Understanding Co-Occurring Disorders & Getting Your Loved One Help

Understanding Co-Occurring Disorders & Getting Your Loved One Help

No one wants to become addicted, yet millions of Americans struggle with substance abuse. Addiction is not a choice. It is a complex interaction between substances or behaviors and the individual person. If it were controllable, if it were a choice, recovery would be as simple as putting the drug or alcohol down and walking away. No friend or family member would be made to feel hopeless or helpless. Luckily you are not hopeless or helpless. You can take action for your loved one. You can take action for yourself and your family.

 

Understanding Addiction

You may wonder why you or a loved one struggles with substance abuse. Maybe your friends have used without problems. Maybe your parent, child or sibling has otherwise always been a responsible person. When a loved one struggles, when you struggle, not understanding addiction can create frustration. Don’t let this defeat you. You don’t have to know why you or someone you love is addicted before taking action. You just have to get help. You have to reach out to professional interventionists and addiction treatment professionals. Once you take the first step of speaking up, you can begin to ask questions and explore the why of addiction.

SLS Graphic

Link to full infographic Dual Diagnosis

 

The “Why” of Addiction

Once you receive professional support, you learn more about addiction in general. You gain a better understanding of your loved one’s unique situation in particular. You learn about the relationship between mental health and substance use. Addiction has its roots in environment, genetics, individual personalities, brain chemistry and more. One of the most common, yet most often overlooked, of these reasons for addiction is a co-occurring mental health issue. Depression, anxiety, bipolar disorder and other concerns exacerbate substance abuse. Undiagnosed symptoms may cause individuals to self-medicate. Drug use can bring previously mild symptoms to the surface and cause them to worsen. It may also mask symptoms that would otherwise lead to a diagnosis and appropriate treatment. Unless your loved one receives treatment for all aspects of addiction, he or she is likely to relapse. Addiction specialists can help you and your family identify and address underlying issues and causes. They provide the basis for a complete and lasting recovery.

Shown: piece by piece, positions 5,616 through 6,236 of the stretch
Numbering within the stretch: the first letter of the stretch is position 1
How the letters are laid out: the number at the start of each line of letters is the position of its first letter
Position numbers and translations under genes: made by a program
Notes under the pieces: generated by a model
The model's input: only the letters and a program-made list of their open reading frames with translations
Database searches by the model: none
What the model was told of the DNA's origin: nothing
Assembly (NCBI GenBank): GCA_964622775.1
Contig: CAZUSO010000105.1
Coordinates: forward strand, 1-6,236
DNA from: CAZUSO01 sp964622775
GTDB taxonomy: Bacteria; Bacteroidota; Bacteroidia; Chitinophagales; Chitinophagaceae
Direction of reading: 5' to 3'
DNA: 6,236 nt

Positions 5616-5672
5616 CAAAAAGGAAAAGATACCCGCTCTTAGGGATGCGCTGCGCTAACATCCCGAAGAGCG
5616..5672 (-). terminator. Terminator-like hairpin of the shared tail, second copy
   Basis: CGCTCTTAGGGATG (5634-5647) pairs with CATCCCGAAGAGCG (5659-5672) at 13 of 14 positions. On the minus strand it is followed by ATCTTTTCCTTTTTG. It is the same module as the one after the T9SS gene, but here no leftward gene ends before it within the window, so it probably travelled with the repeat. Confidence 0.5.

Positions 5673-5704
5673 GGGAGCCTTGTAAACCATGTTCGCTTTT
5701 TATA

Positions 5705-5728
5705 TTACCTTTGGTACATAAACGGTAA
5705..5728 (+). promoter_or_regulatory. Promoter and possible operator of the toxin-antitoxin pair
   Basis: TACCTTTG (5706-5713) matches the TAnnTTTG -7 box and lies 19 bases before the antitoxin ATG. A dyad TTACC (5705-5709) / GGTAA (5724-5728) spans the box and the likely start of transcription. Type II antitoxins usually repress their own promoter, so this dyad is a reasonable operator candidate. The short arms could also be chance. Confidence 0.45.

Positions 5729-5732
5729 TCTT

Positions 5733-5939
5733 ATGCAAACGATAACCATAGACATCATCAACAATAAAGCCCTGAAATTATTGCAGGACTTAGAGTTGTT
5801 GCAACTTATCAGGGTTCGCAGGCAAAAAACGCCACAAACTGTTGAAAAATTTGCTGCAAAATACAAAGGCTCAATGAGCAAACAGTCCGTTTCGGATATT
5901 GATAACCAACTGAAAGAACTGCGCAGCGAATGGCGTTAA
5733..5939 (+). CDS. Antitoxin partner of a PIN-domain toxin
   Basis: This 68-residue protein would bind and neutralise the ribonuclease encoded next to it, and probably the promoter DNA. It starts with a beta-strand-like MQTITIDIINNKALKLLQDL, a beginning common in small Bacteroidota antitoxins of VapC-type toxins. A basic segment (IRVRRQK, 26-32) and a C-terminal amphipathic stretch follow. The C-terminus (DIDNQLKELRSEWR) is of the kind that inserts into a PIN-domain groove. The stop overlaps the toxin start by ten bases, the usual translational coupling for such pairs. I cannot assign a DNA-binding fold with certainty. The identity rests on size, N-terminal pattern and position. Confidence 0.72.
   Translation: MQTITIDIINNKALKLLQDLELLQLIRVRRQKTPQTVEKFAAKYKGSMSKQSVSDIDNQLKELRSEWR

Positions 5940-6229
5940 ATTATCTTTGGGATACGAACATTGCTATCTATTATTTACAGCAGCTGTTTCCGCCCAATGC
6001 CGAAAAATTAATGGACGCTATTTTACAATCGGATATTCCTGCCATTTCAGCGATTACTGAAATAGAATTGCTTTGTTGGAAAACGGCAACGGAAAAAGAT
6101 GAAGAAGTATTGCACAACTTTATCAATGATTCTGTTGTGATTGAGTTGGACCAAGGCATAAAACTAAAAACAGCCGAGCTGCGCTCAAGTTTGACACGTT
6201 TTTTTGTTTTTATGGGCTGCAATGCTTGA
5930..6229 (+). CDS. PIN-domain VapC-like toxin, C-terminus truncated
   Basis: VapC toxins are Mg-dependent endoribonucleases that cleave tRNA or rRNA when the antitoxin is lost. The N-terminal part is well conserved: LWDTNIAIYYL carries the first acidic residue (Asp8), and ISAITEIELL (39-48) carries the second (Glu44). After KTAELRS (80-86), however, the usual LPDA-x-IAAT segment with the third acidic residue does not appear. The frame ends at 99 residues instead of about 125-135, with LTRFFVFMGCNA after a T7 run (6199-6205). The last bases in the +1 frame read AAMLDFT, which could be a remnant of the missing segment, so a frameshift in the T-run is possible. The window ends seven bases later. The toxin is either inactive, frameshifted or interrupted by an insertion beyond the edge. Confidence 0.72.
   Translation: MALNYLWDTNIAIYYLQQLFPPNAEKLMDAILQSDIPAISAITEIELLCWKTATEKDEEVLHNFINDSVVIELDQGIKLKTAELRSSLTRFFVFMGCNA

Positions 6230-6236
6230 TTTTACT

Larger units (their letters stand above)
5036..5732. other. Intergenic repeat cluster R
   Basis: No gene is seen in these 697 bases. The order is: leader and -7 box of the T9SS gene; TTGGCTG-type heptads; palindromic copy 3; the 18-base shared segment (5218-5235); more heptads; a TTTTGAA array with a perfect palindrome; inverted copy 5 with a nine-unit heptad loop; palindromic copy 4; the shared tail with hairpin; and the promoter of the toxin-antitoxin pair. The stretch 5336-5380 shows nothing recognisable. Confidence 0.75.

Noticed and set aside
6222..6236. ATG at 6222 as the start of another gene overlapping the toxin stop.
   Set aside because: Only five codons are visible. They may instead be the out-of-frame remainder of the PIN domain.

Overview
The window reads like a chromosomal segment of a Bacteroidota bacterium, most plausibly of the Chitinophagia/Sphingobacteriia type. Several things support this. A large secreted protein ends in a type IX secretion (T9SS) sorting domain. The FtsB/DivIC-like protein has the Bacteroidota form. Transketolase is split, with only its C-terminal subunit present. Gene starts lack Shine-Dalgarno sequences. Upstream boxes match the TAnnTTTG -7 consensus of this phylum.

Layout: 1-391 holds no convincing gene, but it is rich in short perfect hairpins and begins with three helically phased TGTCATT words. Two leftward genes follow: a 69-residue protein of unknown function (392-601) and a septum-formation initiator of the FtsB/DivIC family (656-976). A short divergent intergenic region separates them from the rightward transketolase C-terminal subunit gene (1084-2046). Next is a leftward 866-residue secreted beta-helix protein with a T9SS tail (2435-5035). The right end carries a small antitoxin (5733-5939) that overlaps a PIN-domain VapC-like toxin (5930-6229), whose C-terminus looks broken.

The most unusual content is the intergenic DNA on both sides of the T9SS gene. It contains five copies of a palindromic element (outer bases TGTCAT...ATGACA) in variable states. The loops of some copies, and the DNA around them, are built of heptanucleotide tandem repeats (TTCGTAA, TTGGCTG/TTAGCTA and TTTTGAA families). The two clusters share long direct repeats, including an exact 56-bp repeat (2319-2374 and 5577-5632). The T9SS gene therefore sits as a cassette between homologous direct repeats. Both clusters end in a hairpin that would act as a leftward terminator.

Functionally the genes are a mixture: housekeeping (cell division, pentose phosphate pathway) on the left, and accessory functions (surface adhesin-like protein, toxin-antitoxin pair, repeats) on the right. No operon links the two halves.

Treating Co-Occurring Disorders

Effective addiction treatment involves an accurate mental health diagnosis. This diagnosis may not be completed until a patient has finished medically supervised withdrawal services and begins some therapy. Mental health and addiction signs and symptoms often overlap. Drug use can create feelings of anxiety or mimic disorders such as bipolar disorder. Withdrawal often involves a sense of depression. Addiction plays with and manipulates emotions and feelings. It creates problems where there would otherwise be none. It also hides problems that do exist. The complex interactions between mental health, emotions and substance use cause issues to be overlooked. Mental health may take backstage to active drug use, yet it is a key component of this addiction and cannot be ignored. You and your loved one need to work with skilled, experienced professionals. Programs and treatment providers that do not have the knowledge, tools or interest in offering complete care do not offer long-term health or recovery.

So many people need the support of integrated services for complete recovery. Few people who need this extra help receive it. The reason for this is not a lack of care on the part of loved ones. You now know the importance of addressing mental health and addiction at once, so you know to look for the best, most complete treatment. A great place to start is with a professional interventionist or helpline coordinator. He or she can perform a preliminary assessment and help you choose the best, most compassionate and effective method of approaching your loved one. They help you begin the recovery process and take the next best step at every step. They connect you to integrated treatment options staffed by a team of mental health and addiction recovery specialists. You don’t have to understand everything about addiction, co-occurring disorders and recovery. Start at the beginning: Reach out.

 

Produced by Foundations Recovery Network

 

References

https://whitneyjonesrr.com/recovery-services/co-occurring-disorder-services/

http://www.dualdiagnosis.org/co-occurring-disorders/

http://www.dualdiagnosis.org/co-occurring-disorders-treatment/

http://americanaddictioncenters.org/co-occurring-disorders/

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